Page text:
On literary fraud: men lying to appropriate women’s resources

As I’ve mostly given up on the only newspaper I used to read regularly, thanks to how it has treated women opposing gender identity ideology (read: the patriarchal Emperor in New Clothes), I nearly missed this story about some Spanish men who scooped a women’s book prize. I’m loathe to give them any further publicity, as they might benefit from it as much as Mr Peters did earlier this year. But it seems remiss not to point out the obvious similarities.

https://www.theguardian.com/books/2021/oct/16/female-spanish-thriller-writer-carmen-mola-revealed-to-be-three-men

Three male authors got together to create a female literary pseudonym, published a story about a serial killer who dismembers girls (go figure), applied for a women’s book prize, and won.

I have questions.

Was it ethical of those men to apply for a prize intended for women, disguising their sex? Of course not. It’s a blatant example of men appropriating women’s resources, leaving less pie to share among the sex that has to overcome multiple hurdles to publish successfully.

I’m sure they are clapping themselves on the back, thinking they are terribly clever. They are certainly richer. I doubt they regret their act of appropriation, which was carefully strategised. Safe to say that they are sexist men, hitting back as what they probably perceive as “feminism having gone too far,” thinking of themselves as victims of women’s progress in public life. Women belong in the kitchen, and must not scribble manuscripts in between cooking and cleaning. I’m just guessing here.

Was it ethical of the awarding body not to demand the return of the prize, and re-award it to a woman, once they knew? No. We know that prizes love and need publicity, but this tarnishes their image as an entity dedicated to creating a level playing field for women in publishing, and celebrating women’s writing (including not-great-but-commercial women’s writing). It presumably defeats the object of their business, or charity, too.

As for the book itself, it sounds like sexist trash, an agglomeration of men’s Cool Girl projections onto women. Superior female authors, like Gillian Flynn, have lampooned those sexist projections while managing to write blockbuster crime thrillers. See Gone Girl, which I consider well-written and reflective, despite outlandish plot twists.

I know nothing about the Spanish book world, but—having watched hundreds of Spanish women protesting the gender laws that obliterated their sex based rights, last month—it is apparent that that national culture remains stiflingly patriarchal. Machismo continues to rule. Little wonder, then, that some men can concoct a crime fiction take on a pitifully unconvincing Manic Pixie Dream Girl, and pass it off as women’s writing.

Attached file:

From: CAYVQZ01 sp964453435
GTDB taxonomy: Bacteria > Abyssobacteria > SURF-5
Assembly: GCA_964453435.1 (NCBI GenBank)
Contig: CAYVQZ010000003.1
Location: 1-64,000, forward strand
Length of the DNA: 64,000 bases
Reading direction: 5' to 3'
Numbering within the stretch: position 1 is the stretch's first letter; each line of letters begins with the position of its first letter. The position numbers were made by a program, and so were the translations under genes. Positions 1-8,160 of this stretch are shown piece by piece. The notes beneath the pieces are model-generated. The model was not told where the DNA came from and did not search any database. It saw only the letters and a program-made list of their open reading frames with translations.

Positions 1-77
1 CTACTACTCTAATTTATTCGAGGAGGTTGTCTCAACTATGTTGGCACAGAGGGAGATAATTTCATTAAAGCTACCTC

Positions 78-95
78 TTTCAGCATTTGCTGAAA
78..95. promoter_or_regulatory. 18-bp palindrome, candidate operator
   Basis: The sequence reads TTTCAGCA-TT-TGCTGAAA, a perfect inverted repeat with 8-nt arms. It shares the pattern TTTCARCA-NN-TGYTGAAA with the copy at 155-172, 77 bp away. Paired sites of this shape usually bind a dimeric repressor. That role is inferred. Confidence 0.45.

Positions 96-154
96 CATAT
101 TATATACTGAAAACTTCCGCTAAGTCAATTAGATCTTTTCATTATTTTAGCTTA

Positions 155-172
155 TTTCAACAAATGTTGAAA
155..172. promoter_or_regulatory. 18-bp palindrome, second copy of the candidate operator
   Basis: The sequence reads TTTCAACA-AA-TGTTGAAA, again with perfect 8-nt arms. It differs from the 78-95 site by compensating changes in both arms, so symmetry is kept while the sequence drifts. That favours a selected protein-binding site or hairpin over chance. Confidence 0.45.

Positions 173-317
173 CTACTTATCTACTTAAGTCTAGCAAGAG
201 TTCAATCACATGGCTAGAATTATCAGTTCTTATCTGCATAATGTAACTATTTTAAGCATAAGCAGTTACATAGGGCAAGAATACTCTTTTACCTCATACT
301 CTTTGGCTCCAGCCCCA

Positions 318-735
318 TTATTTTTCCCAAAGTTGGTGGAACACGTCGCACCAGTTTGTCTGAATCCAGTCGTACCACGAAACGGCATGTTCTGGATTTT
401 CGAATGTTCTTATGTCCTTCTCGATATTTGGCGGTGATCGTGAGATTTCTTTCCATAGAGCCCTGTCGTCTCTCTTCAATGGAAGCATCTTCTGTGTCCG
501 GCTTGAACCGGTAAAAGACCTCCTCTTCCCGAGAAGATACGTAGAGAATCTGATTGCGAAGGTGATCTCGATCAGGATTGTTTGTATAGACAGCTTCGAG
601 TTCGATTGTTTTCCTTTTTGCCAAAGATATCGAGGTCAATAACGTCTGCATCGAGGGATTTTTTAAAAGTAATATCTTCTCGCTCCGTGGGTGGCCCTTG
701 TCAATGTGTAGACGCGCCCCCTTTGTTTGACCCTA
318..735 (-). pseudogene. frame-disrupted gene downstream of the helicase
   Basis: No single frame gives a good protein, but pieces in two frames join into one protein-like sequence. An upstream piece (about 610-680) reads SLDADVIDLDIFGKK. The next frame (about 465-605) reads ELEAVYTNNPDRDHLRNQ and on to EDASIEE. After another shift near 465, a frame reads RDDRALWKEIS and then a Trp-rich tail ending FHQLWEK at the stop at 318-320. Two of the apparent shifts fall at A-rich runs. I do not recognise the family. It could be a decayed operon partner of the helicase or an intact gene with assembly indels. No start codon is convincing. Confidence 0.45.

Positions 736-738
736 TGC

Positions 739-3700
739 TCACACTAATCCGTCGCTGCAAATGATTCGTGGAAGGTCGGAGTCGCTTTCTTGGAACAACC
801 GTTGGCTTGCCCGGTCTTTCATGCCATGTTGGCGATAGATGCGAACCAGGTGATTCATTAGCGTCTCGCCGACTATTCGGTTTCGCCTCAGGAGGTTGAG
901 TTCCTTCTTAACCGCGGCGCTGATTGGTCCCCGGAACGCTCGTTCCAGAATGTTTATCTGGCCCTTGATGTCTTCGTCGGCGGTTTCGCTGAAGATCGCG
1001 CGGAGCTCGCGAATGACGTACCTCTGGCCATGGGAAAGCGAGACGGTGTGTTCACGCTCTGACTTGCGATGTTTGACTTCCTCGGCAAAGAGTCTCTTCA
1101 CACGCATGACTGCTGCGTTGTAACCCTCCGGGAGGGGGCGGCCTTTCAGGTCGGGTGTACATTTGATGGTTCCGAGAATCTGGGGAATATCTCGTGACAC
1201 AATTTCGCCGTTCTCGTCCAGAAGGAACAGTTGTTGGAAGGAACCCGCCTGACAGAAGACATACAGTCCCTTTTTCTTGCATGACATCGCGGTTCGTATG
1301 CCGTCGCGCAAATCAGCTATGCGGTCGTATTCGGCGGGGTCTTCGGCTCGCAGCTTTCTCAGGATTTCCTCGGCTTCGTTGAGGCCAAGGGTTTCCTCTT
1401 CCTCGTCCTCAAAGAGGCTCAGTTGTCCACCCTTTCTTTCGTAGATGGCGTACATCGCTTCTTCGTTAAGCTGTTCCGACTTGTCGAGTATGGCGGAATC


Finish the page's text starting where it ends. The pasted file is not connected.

Publishing tells us that “the market” (women buy the most books) wants deeply unsympathetic female narrators that enable readers to vicariously experience the taboo of being mad, bad and dangerous to know. I think that has its place, and can be somewhat interesting when women do it well. It’s interesting that the prize judges weren’t able to discriminate between sexist trash unironically written by men, and unwittingly sexist trash written by women who have uncritically internalised patriarchal values to be audible in a sexist world.

Also of interest was how the men who perpetrated this literary fraud (yes, it is) invoked Elena Ferrante to justify their actions. They have a nerve—given the low quality of their output—to invoke her name at all. I mean, anyone who has read Ferrante can see the ferocious literary talent there, and I’m yet to read any of her work featuring a narrator who “loves grappa, karaoke, classic cars and sex in SUVs.” Why am I not surprised the publisher is the same as Peters—Penguin Random House?

Little wonder, either, that the soft-headed fools at the captured Women’s Institute (they budge up for AGPs) recommended the book to help women “understand the reality and the experiences of women in different periods of history and contribute to raising awareness about rights and freedoms.” Oh, please! Men have nothing useful to tell us about what it is like to be a woman! All they have is projection and the hope of putting us back in our place. I’m just not interested in them anymore.

This is a fascinating insight into how those male authors’ minds work: some female authors set boundaries around their private life to be able to write freely, and then some men use that as a pretext to violate women’s boundaries by stealing their prize. How terribly male pattern of them.

These men purport to believe (whether they genuinely do is another matter) that a woman joining the centuries-long tradition of publishing pseudonymously to avoid being tossed around the public square and savaged by misogynists, as JK Rowling and Sally Rooney have (among others), is the same as men falsifying their sex to take what’s not theirs. If they really believe that—as opposed to using it as a weak excuse for their bad behaviour—they’re dim as well as sexist and venal.

No, chaps. There is no comparison to be made. One is a literary strategy adopted by women to be able to write freely; the other is fraud and deception to pull the wool over the eyes of the prize committee and the public, and enrich oneself at the expense of the woman who should have won (even if her book was mediocre).

If you speak Spanish and see any commentary on this from sensible women, please do ping me a link in the comments.

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